Friday, April 19, 2024

Canada Radio’s Leaning Tower

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Alan Binder
Alan Binder
"Alcohol scholar. Twitter lover. Zombieaholic. Hipster-friendly coffee fanatic."

Like the famous Tower of Pisa, the Radio Canada Tower also tilts. Always on the same side.

It’s not SRC’s transition into a beautiful rectangular aquarium that will change anything. For reasons that neither sociologists nor psychologists can undoubtedly explain, if they were not their special guests, most public television and radio stations still leaned to the left. In our democratic country, because in other countries they sleep with power.

This is why we always find the same faces on Canadian radio debates and public affairs programmes. The same with Télé-Québec, who together with Le Devoir, the couriers of our “awakened” left.

I know Radio Canada well enough to know that there is no written “editorial line”. An editorial line is drawn up for all choices and decisions made by the chairperson or editorial committee. I would be surprised if there is one on TVA or Noovo, but it has nothing to do with it. These are the networks that live off the income they earn from ad salespeople, not from our plans.

official line

To be without a useful editorial line. This makes it possible to claim strict objectivity. We are neither on the right nor on the left. This is the official line. Who raises like a white flag in front of any shameless who dares to denounce. Whether the critic is right or left, that can sometimes happen.

Those responsible for News, from 24/60, from The more fun, the more we read, from Politicians aficionados, etc., etc. You don’t need an editorial line. They know instinctively that we do not invite Matteo Boc Coti to the discussion, if not to confront him. Don’t invite Natalie Normando to discuss her book, if not to remind listeners of the 14 counts of fraud and conspiracy that led to her sensational arrest in the early hours of the morning. Accusations that the court turned into black candy.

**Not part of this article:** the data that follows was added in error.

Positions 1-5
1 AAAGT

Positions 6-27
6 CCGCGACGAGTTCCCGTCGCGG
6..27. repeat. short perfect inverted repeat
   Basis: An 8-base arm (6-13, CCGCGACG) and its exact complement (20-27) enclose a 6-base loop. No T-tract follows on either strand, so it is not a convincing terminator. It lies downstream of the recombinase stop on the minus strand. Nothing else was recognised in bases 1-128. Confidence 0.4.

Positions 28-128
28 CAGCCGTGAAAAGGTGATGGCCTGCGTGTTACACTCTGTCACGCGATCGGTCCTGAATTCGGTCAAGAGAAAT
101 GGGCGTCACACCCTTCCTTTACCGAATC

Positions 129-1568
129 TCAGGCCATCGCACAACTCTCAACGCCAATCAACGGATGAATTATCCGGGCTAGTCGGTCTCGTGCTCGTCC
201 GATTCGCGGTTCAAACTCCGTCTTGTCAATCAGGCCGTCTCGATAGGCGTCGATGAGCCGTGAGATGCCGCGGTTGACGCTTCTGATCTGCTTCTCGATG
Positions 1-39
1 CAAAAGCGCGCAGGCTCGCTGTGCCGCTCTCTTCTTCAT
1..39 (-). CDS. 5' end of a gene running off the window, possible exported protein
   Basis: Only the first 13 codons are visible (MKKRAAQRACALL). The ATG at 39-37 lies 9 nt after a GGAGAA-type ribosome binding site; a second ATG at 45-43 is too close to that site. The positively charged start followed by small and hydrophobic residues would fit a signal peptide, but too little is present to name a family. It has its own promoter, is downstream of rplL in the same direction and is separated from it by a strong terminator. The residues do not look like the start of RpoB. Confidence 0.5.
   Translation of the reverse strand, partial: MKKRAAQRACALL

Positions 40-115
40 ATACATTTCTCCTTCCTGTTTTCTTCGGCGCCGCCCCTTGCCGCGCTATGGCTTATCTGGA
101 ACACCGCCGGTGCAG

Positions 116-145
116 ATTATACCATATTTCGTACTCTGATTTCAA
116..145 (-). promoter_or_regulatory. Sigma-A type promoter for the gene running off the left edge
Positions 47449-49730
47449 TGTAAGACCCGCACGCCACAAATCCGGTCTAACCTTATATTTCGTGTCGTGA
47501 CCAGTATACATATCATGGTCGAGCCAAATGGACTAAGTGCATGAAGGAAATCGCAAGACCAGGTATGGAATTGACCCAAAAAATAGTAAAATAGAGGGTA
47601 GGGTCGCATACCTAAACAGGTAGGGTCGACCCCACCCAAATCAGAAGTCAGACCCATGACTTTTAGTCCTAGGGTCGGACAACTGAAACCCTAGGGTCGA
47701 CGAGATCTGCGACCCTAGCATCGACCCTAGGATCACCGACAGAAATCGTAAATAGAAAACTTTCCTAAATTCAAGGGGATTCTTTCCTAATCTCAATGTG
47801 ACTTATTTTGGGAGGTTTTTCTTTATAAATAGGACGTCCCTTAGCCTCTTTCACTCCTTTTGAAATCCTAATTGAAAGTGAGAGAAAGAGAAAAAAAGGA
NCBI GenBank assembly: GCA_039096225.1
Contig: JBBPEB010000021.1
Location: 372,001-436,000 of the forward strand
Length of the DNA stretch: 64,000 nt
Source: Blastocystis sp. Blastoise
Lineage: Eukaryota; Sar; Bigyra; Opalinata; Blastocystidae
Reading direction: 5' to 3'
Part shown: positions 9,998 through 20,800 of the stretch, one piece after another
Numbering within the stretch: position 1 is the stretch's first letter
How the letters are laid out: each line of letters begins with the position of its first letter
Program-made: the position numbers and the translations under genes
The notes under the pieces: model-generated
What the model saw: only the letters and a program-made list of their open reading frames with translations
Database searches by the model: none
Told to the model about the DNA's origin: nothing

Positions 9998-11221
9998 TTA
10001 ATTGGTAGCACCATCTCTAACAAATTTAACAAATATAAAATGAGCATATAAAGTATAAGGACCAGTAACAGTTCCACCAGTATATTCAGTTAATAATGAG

It’s natural — and desirable — for journalists, researchers, and public affairs presenters to look for the little monster, they say. The problem is that at Radio Canada, we always turn over the same stones in hopes of finding the little monster, the ones we think right-wingers are building their fascist theories or building their schemes underground.

What do we want to forget?

Radio Canada sometimes takes the boat at the last minute. As with sexism not so long ago, as with diversity and inclusion today. Once at the bridge, RCA flaps its wings, calms it down, and makes a noise to make us think it’s ahead of the action and carried it along, rather than lagging behind.

Is this to make people forget that for 50 years, Radio Canada’s screen was so exclusively white that we now see a group of blacks and aborigines? Is he making people forget the reserved fate of Mira Cree, Louise Arcand, Adrien Lafond, Judith Jasmine, Michel Feruli, Dominique Poirier, Pascal Nadeau, and so many others that women now make up the vast majority of Canada’s columnist and radio-research group?

Unless it’s because we can hire them at a lower cost. That’s because Radio Canada has long given actresses and TV series stars lower fees than men. I dare not believe that this could still be the case.

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